Politicians, business people, traditional and church leaders descended on the mining town of Phalaborwa on Saturday to pay their last respects to slain politician Norman Mashabane.
The event could be mistaken for an ANC national conference, judging by the number of ANC heavyweights who attended.
Mourners came from all corners of the country to honour Mashabane, who died in a car accident in Polokwane two weeks ago. Politicians and business people looked like they were in a fashion parade, judging by their dress code.
The service was held at the Phalaborwa Rugby Stadium before the burial at the local cemetery. Presidential hopeful Tokyo Sexwale remained calm and was not given a platform to speak.
He was seated in a marquee where most of his peers such as Gauteng Premier Mbhazima Shilowa, his North West and Northern Cape counterparts Edna Molewa and Dipuo Peters respectively, were seated.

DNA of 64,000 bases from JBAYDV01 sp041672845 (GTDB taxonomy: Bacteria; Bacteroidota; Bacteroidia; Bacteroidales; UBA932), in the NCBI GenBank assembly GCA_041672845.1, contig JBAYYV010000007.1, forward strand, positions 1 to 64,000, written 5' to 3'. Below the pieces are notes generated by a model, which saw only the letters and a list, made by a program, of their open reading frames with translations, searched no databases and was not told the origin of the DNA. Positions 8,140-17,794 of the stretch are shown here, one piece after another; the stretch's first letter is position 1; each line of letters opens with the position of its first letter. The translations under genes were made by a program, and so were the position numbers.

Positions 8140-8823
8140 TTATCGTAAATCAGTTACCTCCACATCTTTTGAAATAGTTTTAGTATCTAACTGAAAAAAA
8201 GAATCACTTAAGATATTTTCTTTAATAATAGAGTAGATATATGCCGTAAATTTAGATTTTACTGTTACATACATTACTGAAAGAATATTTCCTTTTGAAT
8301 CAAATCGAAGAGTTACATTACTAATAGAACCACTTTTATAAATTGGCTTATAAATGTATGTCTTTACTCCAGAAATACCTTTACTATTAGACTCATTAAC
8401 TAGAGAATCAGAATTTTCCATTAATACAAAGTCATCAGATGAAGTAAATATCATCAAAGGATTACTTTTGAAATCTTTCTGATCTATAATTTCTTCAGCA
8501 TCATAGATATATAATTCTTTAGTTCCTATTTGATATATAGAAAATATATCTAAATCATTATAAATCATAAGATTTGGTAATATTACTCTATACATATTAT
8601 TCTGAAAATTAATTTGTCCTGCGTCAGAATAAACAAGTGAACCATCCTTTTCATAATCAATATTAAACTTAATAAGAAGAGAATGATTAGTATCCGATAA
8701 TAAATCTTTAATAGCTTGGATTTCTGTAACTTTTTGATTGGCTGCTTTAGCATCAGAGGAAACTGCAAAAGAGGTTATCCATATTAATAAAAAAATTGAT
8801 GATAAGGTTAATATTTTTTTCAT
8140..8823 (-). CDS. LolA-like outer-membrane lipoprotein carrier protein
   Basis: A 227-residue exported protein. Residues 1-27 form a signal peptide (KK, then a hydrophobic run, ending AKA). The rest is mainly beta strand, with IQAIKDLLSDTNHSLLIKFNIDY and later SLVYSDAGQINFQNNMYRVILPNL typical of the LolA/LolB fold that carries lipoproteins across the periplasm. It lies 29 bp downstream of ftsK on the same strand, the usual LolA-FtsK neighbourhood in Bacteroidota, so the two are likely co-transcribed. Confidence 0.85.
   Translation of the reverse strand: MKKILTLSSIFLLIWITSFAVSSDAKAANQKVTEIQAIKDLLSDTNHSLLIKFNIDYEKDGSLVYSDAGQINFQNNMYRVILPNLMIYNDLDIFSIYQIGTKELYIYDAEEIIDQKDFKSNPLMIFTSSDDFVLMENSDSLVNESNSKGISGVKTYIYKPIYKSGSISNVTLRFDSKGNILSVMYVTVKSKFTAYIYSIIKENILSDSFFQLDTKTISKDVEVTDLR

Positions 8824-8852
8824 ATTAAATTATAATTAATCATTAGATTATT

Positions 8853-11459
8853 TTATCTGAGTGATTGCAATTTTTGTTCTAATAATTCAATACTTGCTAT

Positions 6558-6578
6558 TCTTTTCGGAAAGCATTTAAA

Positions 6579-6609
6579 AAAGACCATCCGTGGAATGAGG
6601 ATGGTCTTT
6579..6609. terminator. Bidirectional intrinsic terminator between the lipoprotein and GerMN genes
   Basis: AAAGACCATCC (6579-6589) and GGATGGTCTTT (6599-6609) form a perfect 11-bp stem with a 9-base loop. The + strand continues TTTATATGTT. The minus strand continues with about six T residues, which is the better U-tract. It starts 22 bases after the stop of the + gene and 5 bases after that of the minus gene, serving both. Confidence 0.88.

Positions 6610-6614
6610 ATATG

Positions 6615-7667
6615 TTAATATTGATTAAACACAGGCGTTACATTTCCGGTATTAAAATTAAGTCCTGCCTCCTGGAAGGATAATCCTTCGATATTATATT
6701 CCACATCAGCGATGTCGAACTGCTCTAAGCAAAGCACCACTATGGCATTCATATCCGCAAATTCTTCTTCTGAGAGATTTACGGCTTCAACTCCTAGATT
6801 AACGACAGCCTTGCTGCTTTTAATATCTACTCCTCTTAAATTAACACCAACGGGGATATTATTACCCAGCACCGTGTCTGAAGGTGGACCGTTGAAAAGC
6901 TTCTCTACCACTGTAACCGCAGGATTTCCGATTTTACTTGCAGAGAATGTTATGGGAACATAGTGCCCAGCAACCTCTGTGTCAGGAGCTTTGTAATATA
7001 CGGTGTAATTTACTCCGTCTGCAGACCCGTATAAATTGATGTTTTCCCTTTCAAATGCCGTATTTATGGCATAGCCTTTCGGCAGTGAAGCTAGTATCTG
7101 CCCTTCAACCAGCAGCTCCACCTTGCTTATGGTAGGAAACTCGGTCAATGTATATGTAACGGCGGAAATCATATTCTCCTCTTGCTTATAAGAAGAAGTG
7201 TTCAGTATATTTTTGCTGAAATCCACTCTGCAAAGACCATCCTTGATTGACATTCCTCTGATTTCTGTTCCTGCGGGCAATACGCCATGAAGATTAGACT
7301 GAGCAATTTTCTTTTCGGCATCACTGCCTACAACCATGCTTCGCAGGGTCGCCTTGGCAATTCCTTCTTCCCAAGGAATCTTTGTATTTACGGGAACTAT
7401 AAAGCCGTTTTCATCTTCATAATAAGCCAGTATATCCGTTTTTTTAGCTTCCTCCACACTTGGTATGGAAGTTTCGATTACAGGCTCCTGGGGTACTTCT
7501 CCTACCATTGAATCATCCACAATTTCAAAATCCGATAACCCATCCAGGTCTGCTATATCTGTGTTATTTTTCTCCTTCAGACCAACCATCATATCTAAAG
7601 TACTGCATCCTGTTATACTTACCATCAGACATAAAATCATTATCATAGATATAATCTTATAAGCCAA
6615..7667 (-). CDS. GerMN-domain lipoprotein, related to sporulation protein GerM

Also in attendance were Deputy Minister of Home Affairs Malusi Gigaba, his boss and ANC Women's League president Nosiviwe Mapisa-Nqakula, Foreign Affairs Minister Nkosazana Dlamini-Zuma, fired Intelligence boss Billy Masetlha, former SA National Defence Chief of Staff Siphiwe Nyanda, former Limpopo premier Ngoako Ramatlhodi and many others, including representatives from both the Indonesian and Indian governments.
The last speaker before the cortege left for the cemetery was ANC deputy president Jacob Zuma, who took a swipe at the media and accused it of knowing too little about the same ANC they wrote about.
He concluded by singing his trademark song, Umshini wami, which was well received by the mourners in attendance.